the previous pair of boats out of Teddington didn't have enough collective braincells to work the automated Brentford Gauging Lock (despite arriving about half an hour earlier), so I ended up working their lock too, whilst getting Kingfisher & companions Dream Two through the second chamber. Then onwards up through the Hanwell locks; just before the flight itself, I got slightly over excited about spotting Leviathan and her new owner Steve, and getting to see that amazing interior for myself as blogged about previously. I took a couple of photos inside too, but failed to ask if it was OK to post them, but the outside is public enough:

You see, sadly enough, lost animal signs, but rarely are they followed up:

An excellent day out, despite a a general failure to find anywhere alongside the canal for lunch, as the Fox was passed far too early. Cycling hoe I stopped to chat to a woman in a green polo shirt and wellies, with ruibbish bag & rubbish picker thing - no, she wasn't from Thames 21, she just did it because it needed to be done. Yes, I'd picked up a bit of rubbish near (and in) locks while waiting, but I certainly wasn't going equipped. Such people's existance more than makes up for the louts who leave the mess in the first place.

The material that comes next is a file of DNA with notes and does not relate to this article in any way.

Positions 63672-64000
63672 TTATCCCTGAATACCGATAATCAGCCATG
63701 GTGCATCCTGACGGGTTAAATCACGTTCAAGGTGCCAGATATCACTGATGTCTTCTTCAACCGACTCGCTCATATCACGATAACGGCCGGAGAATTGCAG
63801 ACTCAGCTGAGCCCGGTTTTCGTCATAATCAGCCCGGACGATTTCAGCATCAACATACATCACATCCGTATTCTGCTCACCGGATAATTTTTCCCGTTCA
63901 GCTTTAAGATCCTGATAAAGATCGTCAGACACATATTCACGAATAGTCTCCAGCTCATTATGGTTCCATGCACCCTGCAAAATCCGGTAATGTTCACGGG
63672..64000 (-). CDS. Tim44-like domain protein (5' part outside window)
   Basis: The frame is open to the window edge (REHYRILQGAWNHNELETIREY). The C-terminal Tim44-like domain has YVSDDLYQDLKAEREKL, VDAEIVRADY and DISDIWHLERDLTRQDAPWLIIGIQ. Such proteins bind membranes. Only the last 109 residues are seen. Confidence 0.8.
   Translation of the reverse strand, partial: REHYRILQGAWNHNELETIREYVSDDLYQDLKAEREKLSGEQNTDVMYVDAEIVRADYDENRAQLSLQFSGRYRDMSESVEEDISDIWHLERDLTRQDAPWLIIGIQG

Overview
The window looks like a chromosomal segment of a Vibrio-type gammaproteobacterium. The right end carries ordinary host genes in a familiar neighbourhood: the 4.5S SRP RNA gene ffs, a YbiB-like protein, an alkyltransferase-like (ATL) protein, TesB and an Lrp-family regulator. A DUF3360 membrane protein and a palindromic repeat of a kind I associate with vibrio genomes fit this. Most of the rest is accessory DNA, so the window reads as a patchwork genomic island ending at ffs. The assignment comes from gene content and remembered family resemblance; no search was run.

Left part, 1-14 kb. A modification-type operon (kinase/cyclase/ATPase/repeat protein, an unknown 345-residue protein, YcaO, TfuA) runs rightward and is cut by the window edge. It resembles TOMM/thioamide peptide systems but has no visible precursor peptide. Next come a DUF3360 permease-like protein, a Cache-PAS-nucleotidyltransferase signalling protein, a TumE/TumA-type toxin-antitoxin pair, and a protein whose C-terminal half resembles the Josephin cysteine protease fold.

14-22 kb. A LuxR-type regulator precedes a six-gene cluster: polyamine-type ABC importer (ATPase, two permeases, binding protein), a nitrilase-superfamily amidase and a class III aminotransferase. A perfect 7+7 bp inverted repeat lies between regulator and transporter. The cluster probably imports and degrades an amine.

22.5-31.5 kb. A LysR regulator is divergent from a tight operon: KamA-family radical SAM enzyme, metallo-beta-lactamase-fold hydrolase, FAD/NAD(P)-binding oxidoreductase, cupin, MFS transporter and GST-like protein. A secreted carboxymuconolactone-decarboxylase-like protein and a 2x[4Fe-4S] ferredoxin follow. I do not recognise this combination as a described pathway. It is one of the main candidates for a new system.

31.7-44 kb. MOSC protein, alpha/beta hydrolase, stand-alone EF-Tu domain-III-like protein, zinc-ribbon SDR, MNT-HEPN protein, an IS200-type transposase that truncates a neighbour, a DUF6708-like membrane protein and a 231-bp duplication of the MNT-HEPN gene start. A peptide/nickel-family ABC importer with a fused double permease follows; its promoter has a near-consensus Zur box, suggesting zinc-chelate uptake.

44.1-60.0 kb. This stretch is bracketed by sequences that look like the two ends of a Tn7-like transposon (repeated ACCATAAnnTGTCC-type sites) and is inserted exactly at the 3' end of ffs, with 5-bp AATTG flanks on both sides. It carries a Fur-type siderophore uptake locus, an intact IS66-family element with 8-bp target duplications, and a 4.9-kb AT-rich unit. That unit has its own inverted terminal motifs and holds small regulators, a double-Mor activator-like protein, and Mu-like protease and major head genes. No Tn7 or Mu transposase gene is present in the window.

Tuesday, 14 July 2009


I'm a day behind, but a new resident at the Iver moorings is Lilian Rose, a new daughter for Geoff & Laura on Lady Elgar - and the reason Lady Elgar gained an extra bedroom, and I gained their old stove... ;-)

Friday, 10 July 2009

Jack de Crow

In 1990, I had three months with nowhere to live (or at least anywhere I wanted to live, to be fair), no income and no inclination to get a job (as I was due to start the job I am indeed still in). So I spent two week volunteering at the Centre for Altrnative Technology in Machynlleth, then cycled through Wales & southern england, visiting people I knew, and when I failed to find a floor for the night, camping. Income came from lunchtime busking on a mandolin, which otherwise shared the rear pannier with a tent, sleeping bag and a change of clothes. When I found myself at Ramsgate I got a ferry and crossed Belgium, Holland and Germany (largely along the Rhine & Neckar rivers), reaching Tübingen, south of Stuttgart to visit a travelling acquaintance, before getting the train home in about 18 hours (reading Jilly Cooper's 'Polo' I recall, being the thickest of the books in english I could find in a fleamarket.